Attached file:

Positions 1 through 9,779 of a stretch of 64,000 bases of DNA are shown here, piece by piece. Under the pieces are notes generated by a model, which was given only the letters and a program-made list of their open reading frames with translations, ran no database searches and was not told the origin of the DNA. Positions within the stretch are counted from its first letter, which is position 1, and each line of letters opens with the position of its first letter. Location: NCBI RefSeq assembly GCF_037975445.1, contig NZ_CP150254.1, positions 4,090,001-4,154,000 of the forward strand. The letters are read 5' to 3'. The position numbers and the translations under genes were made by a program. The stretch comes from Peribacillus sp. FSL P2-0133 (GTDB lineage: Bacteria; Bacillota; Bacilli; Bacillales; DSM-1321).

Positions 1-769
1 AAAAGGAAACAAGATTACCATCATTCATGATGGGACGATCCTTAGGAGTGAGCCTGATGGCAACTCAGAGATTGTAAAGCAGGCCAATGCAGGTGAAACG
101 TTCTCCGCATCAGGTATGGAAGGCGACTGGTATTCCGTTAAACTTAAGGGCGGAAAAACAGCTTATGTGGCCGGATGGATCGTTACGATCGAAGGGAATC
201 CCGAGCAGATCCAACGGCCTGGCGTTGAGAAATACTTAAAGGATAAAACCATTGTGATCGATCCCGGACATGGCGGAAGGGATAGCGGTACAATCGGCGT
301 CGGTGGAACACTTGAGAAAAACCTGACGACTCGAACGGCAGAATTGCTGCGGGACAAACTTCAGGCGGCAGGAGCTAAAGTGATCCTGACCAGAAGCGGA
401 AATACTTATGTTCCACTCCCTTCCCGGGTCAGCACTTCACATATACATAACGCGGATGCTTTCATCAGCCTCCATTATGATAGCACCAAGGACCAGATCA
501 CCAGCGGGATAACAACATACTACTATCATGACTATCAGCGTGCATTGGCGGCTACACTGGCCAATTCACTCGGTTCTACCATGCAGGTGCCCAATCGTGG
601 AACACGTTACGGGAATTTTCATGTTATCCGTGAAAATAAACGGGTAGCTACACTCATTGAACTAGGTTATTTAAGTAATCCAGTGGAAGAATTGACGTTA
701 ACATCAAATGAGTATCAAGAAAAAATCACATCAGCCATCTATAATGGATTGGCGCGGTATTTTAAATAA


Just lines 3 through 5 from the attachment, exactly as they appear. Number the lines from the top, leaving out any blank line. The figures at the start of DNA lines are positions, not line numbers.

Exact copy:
1 AAAAGGAAACAAGATTACCATCATTCATGATGGGACGATCCTTAGGAGTGAGCCTGATGGCAACTCAGAGATTGTAAAGCAGGCCAATGCAGGTGAAACG
101 TTCTCCGCATCAGGTATGGAAGGCGACTGGTATTCCGTTAAACTTAAGGGCGGAAAAACAGCTTATGTGGCCGGATGGATCGTTACGATCGAAGGGAATC
201 CCGAGCAGATCCAACGGCCTGGCGTTGAGAAATACTTAAAGGATAAAACCATTGTGATCGATCCCGGACATGGCGGAAGGGATAGCGGTACAATCGGCGT